author = "Vibeke Andersen and Ulrich Halekoh and Anne Tj{\o}nneland and Ulla Vogel and Kopp, {Tine Iskov}",
year = "2019",
month = "3",
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language = "English",
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Intake of Red and Processed Meat, Use of Non-Steroid Anti-Inflammatory Drugs, Genetic Variants and Risk of Colorectal Cancer : A Prospective Study of the Danish "Diet, Cancer and Health" Cohort. / Andersen, Vibeke; Halekoh, Ulrich; Tjønneland, Anne; Vogel, Ulla; Kopp, Tine Iskov.

In: International Journal of Molecular Sciences , Vol. 20, No. 5, 1121, 05.03.2019.

Research output: Contribution to journalJournal articleResearchpeer-review

TY - JOUR

T1 - Intake of Red and Processed Meat, Use of Non-Steroid Anti-Inflammatory Drugs, Genetic Variants and Risk of Colorectal Cancer

T2 - A Prospective Study of the Danish "Diet, Cancer and Health" Cohort

AU - Andersen, Vibeke

AU - Halekoh, Ulrich

AU - Tjønneland, Anne

AU - Vogel, Ulla

AU - Kopp, Tine Iskov

PY - 2019/3/5

Y1 - 2019/3/5

N2 - Red and processed meat have been associated with increased risk of colorectal cancer (CRC), whereas long-term use of non-steroid anti-inflammatory drugs (NSAIDs) may reduce the risk. The aim was to investigate potential interactions between meat intake, NSAID use, and gene variants in fatty acid metabolism and NSAID pathways in relation to the risk of CRC. A nested case-cohort study of 1038 CRC cases and 1857 randomly selected participants from the Danish prospective "Diet, Cancer and Health" study encompassing 57,053 persons was performed using the Cox proportional hazard model. Gene variants in SLC25A20, PRKAB1, LPCAT1, PLA2G4A, ALOX5, PTGER3, TP53, CCAT2, TCF7L2, and BCL2 were investigated. CCAT2 rs6983267 was associated with the risk of CRC per se (p < 0.01). Statistically significant interactions were found between intake of red and processed meat and CCAT2 rs6983267, TP53 rs1042522, LPCAT1 rs7737692, SLC25A20 rs7623023 (pinteraction = 0.04, 0.04, 0.02, 0.03, respectively), and the use of NSAID and alcohol intake and TP53 rs1042522 (pinteraction = 0.04, 0.04, respectively) in relation to the risk of CRC. No other consistent associations or interactions were found. This study replicated an association of CCAT2 rs6983267 with CRC and an interaction between TP53 rs1042522 and NSAID in relation to CRC. Interactions between genetic variants in fatty acid metabolism and NSAID pathways and the intake of red and processed meat were found. Our results suggest that meat intake and NSAID use affect the same carcinogenic mechanisms. All new findings should be sought replicated in independent prospective studies. Future studies on the cancer-protective effects of aspirin/NSAID should include gene and meat assessments.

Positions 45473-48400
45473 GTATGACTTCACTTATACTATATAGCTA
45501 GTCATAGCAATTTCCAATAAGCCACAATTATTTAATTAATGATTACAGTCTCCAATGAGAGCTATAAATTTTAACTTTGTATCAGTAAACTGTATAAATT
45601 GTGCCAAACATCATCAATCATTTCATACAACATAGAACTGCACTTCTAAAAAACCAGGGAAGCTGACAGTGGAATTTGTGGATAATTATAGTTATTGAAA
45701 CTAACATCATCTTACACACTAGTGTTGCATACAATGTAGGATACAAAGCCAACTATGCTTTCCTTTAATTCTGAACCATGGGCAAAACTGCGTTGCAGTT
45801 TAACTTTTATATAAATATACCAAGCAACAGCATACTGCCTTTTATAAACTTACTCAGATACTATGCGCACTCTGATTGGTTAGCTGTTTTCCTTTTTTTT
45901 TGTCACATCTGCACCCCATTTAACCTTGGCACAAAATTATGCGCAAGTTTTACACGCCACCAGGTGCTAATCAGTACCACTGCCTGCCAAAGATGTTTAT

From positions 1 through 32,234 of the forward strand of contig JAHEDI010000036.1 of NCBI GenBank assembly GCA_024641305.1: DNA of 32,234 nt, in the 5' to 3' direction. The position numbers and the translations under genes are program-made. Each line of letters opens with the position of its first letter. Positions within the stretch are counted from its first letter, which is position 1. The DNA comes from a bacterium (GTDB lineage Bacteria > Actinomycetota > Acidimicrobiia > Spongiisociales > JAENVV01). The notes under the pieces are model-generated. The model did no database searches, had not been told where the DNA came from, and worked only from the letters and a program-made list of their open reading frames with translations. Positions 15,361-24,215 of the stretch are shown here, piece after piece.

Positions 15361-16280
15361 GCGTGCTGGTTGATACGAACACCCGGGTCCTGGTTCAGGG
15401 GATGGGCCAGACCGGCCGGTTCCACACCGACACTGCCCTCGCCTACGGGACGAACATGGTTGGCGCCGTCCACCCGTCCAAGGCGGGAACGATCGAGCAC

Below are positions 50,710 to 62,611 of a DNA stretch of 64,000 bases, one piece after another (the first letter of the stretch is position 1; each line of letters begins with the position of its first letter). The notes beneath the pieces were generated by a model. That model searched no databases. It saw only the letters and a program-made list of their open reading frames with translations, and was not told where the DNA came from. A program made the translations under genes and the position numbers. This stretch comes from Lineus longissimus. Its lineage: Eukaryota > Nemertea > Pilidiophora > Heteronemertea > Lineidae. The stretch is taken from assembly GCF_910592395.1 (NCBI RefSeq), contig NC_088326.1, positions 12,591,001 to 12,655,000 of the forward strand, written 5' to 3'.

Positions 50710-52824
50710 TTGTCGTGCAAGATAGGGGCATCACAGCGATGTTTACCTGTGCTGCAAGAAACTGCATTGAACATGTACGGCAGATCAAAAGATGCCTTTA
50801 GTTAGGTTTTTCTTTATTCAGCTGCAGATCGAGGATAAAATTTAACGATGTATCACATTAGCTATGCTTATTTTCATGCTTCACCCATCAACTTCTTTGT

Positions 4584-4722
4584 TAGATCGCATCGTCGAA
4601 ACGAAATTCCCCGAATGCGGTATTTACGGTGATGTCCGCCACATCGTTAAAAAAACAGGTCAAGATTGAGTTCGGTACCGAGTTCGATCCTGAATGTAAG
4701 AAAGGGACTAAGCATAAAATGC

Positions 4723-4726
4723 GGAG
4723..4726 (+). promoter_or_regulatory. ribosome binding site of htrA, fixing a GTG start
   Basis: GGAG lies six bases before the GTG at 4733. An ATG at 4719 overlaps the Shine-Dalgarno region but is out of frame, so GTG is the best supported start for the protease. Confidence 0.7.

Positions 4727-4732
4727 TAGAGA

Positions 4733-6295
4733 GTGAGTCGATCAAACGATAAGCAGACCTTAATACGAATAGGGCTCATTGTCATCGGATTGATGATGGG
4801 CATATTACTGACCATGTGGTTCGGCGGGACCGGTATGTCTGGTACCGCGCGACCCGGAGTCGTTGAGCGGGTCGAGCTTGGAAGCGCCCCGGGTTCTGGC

AB - Red and processed meat have been associated with increased risk of colorectal cancer (CRC), whereas long-term use of non-steroid anti-inflammatory drugs (NSAIDs) may reduce the risk. The aim was to investigate potential interactions between meat intake, NSAID use, and gene variants in fatty acid metabolism and NSAID pathways in relation to the risk of CRC. A nested case-cohort study of 1038 CRC cases and 1857 randomly selected participants from the Danish prospective "Diet, Cancer and Health" study encompassing 57,053 persons was performed using the Cox proportional hazard model. Gene variants in SLC25A20, PRKAB1, LPCAT1, PLA2G4A, ALOX5, PTGER3, TP53, CCAT2, TCF7L2, and BCL2 were investigated. CCAT2 rs6983267 was associated with the risk of CRC per se (p < 0.01). Statistically significant interactions were found between intake of red and processed meat and CCAT2 rs6983267, TP53 rs1042522, LPCAT1 rs7737692, SLC25A20 rs7623023 (pinteraction = 0.04, 0.04, 0.02, 0.03, respectively), and the use of NSAID and alcohol intake and TP53 rs1042522 (pinteraction = 0.04, 0.04, respectively) in relation to the risk of CRC. No other consistent associations or interactions were found. This study replicated an association of CCAT2 rs6983267 with CRC and an interaction between TP53 rs1042522 and NSAID in relation to CRC. Interactions between genetic variants in fatty acid metabolism and NSAID pathways and the intake of red and processed meat were found. Our results suggest that meat intake and NSAID use affect the same carcinogenic mechanisms. All new findings should be sought replicated in independent prospective studies. Future studies on the cancer-protective effects of aspirin/NSAID should include gene and meat assessments.

KW - aspirin

KW - candidate gene

KW - colorectal cancer

KW - diet

KW - gene–environment interaction

KW - non-steroid anti-inflammatory drugs (NSAIDs)

KW - red and processed meat

KW - Western-style diet

U2 - 10.3390/ijms20051121

DO - 10.3390/ijms20051121

M3 - Journal article

VL - 20

JO - International Journal of Molecular Sciences

JF - International Journal of Molecular Sciences

SN - 1661-6596

IS - 5

M1 - 1121

ER -